August Sander’s incredible photographic record of 20th century life

If summer wouldn’t come to me I would go to it. And so I drove up to the beautiful if past its prime town of Banff and the magnificent Duff House.

 

 

Why? That’s where summer has been hiding in this part of the world – and to see an exhibition of the German photographer, August Sander’s work.

I first came across Sander’s absorbing portraits when I picked up a postcard somewhere in Germany. It may have been Cologne, then again it could have been anywhere. The place escapes me but the image never has for it seemed to encapsulate so much that was German – the stocky, round-faced figure of a cook with his pastry basin and wooden spatula before rubbing flour to fat with a touch of sugar, his podgy fingers nimbly blending and separating, rolling and baking to produce some wonderful light and delicious concoction of pastry for which his nation is famous.

I must admit I find the baker a slightly scary figure with his eyes staring away from the camera and it is the contrast between irrational prejudice and his innocuous trade which adds to the fascination of Sander’s whole approach to portraits. He might have chosen a scrawny weedy looking baker but he chose this well-rounded figure who wouldn’t look out of place in a painting by George Grosz. Sander’s Pastry Cook wears a spotless white tunic over dark trousers and highly polished shoes although the tiled floor of the bakeshop is flour splattered and the bench none too clean. I look from the cook to those intriguing metal drawers by his head and wonder what they contained – currents, ginger pieces, preserved violets or perhaps sharp-edged cutters and pastry moulds.

August Sander died in 1964 at the age of 88 years and throughout his long life he set out to capture the face of Germany. It was his fortune and misfortune to have been alive during the period of greatest notoriety in his country and it was all recorded by this great man.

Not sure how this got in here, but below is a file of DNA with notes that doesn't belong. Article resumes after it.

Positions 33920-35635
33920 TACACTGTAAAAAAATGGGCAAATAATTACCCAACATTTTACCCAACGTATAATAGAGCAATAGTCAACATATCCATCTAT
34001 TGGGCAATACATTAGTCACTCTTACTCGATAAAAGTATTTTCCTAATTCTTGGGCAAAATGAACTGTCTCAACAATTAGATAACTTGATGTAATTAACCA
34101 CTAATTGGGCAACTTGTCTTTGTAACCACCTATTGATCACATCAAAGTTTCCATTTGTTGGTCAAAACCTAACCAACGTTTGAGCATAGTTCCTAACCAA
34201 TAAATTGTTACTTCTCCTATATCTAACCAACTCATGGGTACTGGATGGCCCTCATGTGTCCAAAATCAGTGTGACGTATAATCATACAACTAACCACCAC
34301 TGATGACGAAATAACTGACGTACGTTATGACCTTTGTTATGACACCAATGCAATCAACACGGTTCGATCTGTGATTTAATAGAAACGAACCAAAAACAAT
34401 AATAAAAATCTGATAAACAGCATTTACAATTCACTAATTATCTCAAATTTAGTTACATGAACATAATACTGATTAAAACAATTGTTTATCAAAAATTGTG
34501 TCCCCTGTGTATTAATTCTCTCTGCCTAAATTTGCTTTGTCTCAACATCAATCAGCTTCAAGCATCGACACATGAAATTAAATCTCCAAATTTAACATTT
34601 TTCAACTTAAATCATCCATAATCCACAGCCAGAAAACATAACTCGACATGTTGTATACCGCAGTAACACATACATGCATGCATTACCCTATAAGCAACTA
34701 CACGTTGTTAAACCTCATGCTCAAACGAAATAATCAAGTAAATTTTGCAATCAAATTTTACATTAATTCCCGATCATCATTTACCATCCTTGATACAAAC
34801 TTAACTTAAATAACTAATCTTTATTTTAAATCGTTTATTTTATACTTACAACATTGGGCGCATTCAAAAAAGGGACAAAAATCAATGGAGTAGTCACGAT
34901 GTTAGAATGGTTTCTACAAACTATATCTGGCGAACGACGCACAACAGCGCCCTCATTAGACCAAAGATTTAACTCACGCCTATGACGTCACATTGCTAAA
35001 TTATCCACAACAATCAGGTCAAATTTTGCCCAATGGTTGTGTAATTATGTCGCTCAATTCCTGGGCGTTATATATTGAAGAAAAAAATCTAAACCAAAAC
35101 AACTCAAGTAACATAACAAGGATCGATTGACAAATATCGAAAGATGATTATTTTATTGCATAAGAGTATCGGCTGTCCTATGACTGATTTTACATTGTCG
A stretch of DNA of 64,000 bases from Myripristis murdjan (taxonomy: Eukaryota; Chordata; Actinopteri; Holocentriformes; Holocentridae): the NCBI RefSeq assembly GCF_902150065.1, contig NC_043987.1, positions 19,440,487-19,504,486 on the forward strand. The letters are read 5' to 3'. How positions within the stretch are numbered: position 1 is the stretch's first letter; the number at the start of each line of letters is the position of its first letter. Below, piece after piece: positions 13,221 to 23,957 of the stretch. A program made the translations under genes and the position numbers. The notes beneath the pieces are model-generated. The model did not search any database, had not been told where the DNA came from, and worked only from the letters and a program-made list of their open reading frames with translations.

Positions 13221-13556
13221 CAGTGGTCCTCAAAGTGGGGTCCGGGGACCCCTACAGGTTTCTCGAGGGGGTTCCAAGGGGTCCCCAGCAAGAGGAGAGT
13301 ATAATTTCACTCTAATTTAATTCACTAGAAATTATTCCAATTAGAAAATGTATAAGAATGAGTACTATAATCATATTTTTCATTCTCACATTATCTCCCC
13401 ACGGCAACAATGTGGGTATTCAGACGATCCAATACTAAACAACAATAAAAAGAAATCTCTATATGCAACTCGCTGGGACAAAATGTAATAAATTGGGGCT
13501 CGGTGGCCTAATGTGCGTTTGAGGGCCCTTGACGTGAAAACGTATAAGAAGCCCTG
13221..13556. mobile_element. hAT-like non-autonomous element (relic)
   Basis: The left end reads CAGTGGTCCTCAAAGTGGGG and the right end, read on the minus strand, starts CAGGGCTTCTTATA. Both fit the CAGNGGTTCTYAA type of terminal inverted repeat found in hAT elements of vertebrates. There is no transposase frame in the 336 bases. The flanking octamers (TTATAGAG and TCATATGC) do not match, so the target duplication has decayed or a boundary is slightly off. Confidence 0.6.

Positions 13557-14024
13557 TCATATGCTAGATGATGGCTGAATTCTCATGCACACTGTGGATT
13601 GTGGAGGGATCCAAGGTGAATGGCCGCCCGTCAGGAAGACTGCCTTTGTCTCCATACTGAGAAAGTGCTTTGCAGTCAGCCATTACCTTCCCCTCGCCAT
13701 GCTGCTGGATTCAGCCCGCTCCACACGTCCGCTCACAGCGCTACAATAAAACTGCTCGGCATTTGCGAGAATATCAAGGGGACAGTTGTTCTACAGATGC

At Duff House there is a selection of these portraits displayed under Sander’s categories: The Farmer, The Skilled Tradesman, Woman, Classes and Professions, The Artists, The City, and The Last People. By 1945, his archive amounted to more than 40,000 images including the pastry cook, a policeman with his enormous whirlybird moustache, a cleaner and an incredibly charming one of a porter – here on the right his face 

weather-beaten, in need of a shave his eyes sparkle with humanity and humour and exhaustion. It is a magnificent portrait of an ordinary man representing his dignity as a worker. There are bohemians looking as they should, slightly unkempt and cerebral and Nazis upfront, eagerly having their pictures recorded. One is set in a rural setting, against one of those old rural houses with exposed timber, reminiscent of Heimat.

And a beautiful image of a bride who might have been fashioned from a German woodcut with her fresh, freckled complexion, deep inset eyes and a garland of flowers attached to her hair.

Sander was at home in the country and city. He was the son of a carpenter from the small town of Herdof  – which few have – in Western Germany and began his career as an assistant to a photographer working for a mining company. Such was Sander’s enthusiasm for his work that he took to creating his own images capturing his native countryside as he cycled from place to place and it was not until 1911 that he embarked on his ambitious project – People of the 20th Century – his record of ‘45 types’. ‘Let me speak the truth in all honesty about our age and the people of our age,’ he wrote. By this time Sander was established in Cologne.